InventWood building wood manufacturing pilot plant in Maryland

Last November, InventWood was buoyed by a $27 million U.S. Department of Energy ARPA-E SCALEUP grant. These funds will be primarily allocated towards the construction of a 90,000 square-foot R&D and pilot plant in Frederick, Md.

The manufacturing facility will have the capacity of producing one million square feet of MettleWood board per year that will initially be targeted for use as exterior cladding for high-rise buildings. 

"Traditionally, one of the main obstacles to using wood cladding in tall buildings has to do with fire resistance," Josh Cable, InventWood CEO, said following the announcement of the ARPA grant. "Because of its density, MettleWood is highly fire resistant and even self-extinguishing.

"As a result, we believe MettleWood can achieve the Class A fire rating needed to overcome this challenge."

Apart from cladding, MettleWood could allow architects and design teams to replace carbon-intensive steel and concrete structural beams with a stronger, lighter wood-based alternative. 

"The future of advanced cellulose-based building materials is extremely promising, and InventWood and its technologies are uniquely positioned to capture this opportunity," Cable added.

Dr. Hu to the rescue 

This summer, Hu was named Distinguished University Professor, the highest honour the University of Maryland can bestow on a faculty member. He obtained his PhD in physics at UCLA in 2007 where he studied carbon nanotubes as the basis for his doctoral thesis and subsequently did postdoctoral work at Stanford University in Palo Alto, California.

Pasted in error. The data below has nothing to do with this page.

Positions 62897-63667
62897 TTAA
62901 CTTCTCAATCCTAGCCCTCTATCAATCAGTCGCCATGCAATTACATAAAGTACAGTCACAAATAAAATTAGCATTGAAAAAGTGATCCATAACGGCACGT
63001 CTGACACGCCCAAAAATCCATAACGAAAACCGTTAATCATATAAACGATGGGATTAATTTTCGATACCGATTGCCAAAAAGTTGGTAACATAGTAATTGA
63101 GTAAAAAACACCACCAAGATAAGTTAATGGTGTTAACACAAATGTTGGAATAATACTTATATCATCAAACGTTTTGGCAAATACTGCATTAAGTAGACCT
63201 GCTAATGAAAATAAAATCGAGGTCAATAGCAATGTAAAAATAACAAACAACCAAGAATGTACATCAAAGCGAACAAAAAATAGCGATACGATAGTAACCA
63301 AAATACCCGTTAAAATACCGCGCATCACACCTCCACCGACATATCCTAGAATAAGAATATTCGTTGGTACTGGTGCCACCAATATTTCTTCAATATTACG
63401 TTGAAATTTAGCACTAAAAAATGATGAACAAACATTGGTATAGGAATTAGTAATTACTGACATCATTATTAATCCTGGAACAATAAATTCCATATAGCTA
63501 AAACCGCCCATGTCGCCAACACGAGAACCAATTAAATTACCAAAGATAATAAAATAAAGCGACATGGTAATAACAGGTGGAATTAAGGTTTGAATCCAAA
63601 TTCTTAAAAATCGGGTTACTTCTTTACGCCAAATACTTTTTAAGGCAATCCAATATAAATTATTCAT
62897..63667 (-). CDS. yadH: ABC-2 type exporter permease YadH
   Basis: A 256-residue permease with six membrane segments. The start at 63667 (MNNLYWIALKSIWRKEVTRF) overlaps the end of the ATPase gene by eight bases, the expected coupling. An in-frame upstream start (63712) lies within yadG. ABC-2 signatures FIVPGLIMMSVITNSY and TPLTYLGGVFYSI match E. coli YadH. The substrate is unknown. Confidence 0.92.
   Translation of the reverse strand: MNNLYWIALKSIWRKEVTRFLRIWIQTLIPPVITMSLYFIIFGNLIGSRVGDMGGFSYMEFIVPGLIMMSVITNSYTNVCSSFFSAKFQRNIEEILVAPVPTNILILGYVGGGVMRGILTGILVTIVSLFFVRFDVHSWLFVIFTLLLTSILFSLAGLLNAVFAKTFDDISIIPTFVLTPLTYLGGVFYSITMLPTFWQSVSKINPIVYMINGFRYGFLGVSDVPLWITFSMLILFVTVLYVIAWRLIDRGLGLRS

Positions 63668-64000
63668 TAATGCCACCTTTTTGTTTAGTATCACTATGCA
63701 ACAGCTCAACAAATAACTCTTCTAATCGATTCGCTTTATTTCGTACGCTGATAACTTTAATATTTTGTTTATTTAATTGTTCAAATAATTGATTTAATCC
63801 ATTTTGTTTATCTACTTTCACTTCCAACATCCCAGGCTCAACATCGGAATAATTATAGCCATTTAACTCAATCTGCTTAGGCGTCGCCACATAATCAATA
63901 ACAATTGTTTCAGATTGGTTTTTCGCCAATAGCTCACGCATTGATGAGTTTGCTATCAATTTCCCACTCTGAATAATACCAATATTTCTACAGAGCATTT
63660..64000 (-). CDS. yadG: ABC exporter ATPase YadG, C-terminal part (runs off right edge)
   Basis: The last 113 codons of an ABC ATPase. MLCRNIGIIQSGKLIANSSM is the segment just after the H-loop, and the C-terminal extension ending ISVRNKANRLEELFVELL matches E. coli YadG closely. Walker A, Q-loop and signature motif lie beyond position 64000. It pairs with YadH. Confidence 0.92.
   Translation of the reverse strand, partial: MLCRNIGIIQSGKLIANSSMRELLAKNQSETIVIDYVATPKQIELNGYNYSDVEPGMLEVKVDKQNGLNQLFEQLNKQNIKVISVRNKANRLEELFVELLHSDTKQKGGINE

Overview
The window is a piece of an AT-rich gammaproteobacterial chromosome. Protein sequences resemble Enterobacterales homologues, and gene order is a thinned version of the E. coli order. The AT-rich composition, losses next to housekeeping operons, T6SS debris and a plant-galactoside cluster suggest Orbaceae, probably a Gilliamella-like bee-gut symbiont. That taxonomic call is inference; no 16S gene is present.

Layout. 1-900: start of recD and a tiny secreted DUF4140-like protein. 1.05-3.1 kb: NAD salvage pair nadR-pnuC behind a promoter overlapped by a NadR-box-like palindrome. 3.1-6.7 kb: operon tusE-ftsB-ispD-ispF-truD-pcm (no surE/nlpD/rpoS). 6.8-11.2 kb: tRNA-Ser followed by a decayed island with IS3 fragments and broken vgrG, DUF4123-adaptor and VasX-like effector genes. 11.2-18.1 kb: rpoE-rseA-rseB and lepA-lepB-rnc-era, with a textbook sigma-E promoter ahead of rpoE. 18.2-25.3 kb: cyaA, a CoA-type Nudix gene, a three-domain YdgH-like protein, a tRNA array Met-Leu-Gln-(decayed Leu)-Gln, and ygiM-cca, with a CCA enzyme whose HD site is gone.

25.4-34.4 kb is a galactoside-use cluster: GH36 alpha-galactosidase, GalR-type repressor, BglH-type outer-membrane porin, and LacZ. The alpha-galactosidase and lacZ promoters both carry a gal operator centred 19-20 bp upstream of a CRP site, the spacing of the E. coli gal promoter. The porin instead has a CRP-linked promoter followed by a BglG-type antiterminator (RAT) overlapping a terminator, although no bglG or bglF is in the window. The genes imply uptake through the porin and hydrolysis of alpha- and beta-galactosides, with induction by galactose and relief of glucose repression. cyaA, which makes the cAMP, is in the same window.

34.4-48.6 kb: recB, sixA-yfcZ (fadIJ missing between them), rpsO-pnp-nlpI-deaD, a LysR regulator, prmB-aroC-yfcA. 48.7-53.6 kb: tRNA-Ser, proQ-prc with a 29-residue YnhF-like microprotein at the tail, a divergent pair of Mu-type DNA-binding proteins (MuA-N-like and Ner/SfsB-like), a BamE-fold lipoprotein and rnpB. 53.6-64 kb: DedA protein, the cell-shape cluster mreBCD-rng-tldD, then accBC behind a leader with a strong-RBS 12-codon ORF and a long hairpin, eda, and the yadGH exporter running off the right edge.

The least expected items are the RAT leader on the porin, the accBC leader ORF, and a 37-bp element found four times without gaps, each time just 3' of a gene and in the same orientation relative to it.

Over the past decade, he has been the co-author of 25 patents and has a further 45 patents pending. 

It was during his original studies on carbon nanotubes at UCLA that he was first drawn to the extraordinary potential for transforming wood into a variety of materials with multiple applications. One of his most important discoveries was that the structure and ion-transport capabilities of cellulose nanofibres in wood are similar to those of carbon nanotubes, while being sustainable and low-cost.

Harnessing wood to decarbonize the built environment

Steel and concrete account for 21 per cent of total carbon emissions and are primarily used in the built environment, according to Architecture 2030. Cement and steel are the principal materials used in buildings, cars and skyscrapers. 

According to a March 2022 paper in Nature, the construction industry is "among the dirtiest on the planet." Figures cited in the study show production of cement alone generates 2.3 billion tonnes of CO2 emissions per year, while the manufacture of iron and steel releases a further 2.6 billion tonnes in greenhouse gas emissions. 

This accounts for 6.5 per cent and seven per cent of global CO2 emissions, respectively, attributable to concrete being the second-most consumed product on the planet after clean water and that steel relies on highly carbon-intensive methods of production. 

Hu believes his densified MettleWood product is not only stronger, lighter and more durable than steel, but that it can ultimately "replace steel and concrete".

"For steel, you get about 1.85 kg of carbon dioxide emissions per kilogram. For wood, you remove about 1.8 kg," Hu explained. "Essentially, trees act as giant carbon dioxide stores. Growing wood sustainably to use as a steel substitute isn’t just renewable: it’s better for the environment."